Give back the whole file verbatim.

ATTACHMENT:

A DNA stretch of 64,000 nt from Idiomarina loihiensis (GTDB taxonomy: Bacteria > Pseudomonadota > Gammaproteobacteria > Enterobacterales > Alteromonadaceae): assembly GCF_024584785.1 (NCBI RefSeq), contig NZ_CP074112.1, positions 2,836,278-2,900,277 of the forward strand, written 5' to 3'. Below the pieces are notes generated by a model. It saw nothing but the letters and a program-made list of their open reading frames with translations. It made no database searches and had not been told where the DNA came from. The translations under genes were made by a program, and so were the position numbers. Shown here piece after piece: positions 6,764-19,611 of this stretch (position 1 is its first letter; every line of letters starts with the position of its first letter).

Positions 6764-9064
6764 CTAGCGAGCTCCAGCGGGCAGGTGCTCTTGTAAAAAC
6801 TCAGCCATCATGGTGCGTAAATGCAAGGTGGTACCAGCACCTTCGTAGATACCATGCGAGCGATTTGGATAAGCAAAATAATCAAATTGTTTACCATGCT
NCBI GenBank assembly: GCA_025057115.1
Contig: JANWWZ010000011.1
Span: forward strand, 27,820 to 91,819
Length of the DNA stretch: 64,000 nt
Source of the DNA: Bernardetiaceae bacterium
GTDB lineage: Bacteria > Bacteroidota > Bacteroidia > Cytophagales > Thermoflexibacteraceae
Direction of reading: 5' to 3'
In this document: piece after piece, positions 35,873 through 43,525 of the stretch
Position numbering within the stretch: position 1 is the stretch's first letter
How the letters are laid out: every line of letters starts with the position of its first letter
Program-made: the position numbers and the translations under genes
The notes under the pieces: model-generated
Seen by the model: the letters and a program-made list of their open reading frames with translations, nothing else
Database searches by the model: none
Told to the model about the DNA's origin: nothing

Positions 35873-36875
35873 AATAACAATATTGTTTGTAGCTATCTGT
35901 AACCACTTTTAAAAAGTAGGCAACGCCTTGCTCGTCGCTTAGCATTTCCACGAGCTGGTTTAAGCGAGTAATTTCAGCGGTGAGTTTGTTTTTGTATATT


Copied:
A DNA stretch of 64,000 nt from Idiomarina loihiensis (GTDB taxonomy: Bacteria > Pseudomonadota > Gammaproteobacteria > Enterobacterales > Alteromonadaceae): assembly GCF_024584785.1 (NCBI RefSeq), contig NZ_CP074112.1, positions 2,836,278-2,900,277 of the forward strand, written 5' to 3'. Below the pieces are notes generated by a model. It saw nothing but the letters and a program-made list of their open reading frames with translations. It made no database searches and had not been told where the DNA came from. The translations under genes were made by a program, and so were the position numbers. Shown here piece after piece: positions 6,764-19,611 of this stretch (position 1 is its first letter; every line of letters starts with the position of its first letter).

Positions 6764-9064
6764 CTAGCGAGCTCCAGCGGGCAGGTGCTCTTGTAAAAAC
6801 TCAGCCATCATGGTGCGTAAATGCAAGGTGGTACCAGCACCTTCGTAGATACCATGCGAGCGATTTGGATAAGCAAAATAATCAAATTGTTTACCATGCT
NCBI GenBank assembly: GCA_025057115.1
Contig: JANWWZ010000011.1
Span: forward strand, 27,820 to 91,819
Length of the DNA stretch: 64,000 nt
Source of the DNA: Bernardetiaceae bacterium
GTDB lineage: Bacteria > Bacteroidota > Bacteroidia > Cytophagales > Thermoflexibacteraceae
Direction of reading: 5' to 3'
In this document: piece after piece, positions 35,873 through 43,525 of the stretch
Position numbering within the stretch: position 1 is the stretch's first letter
How the letters are laid out: every line of letters starts with the position of its first letter
Program-made: the position numbers and the translations under genes
The notes under the pieces: model-generated
Seen by the model: the letters and a program-made list of their open reading frames with translations, nothing else
Database searches by the model: none
Told to the model about the DNA's origin: nothing

Positions 35873-36875
35873 AATAACAATATTGTTTGTAGCTATCTGT
35901 AACCACTTTTAAAAAGTAGGCAACGCCTTGCTCGTCGCTTAGCATTTCCACGAGCTGGTTTAAGCGAGTAATTTCAGCGGTGAGTTTGTTTTTGTATATT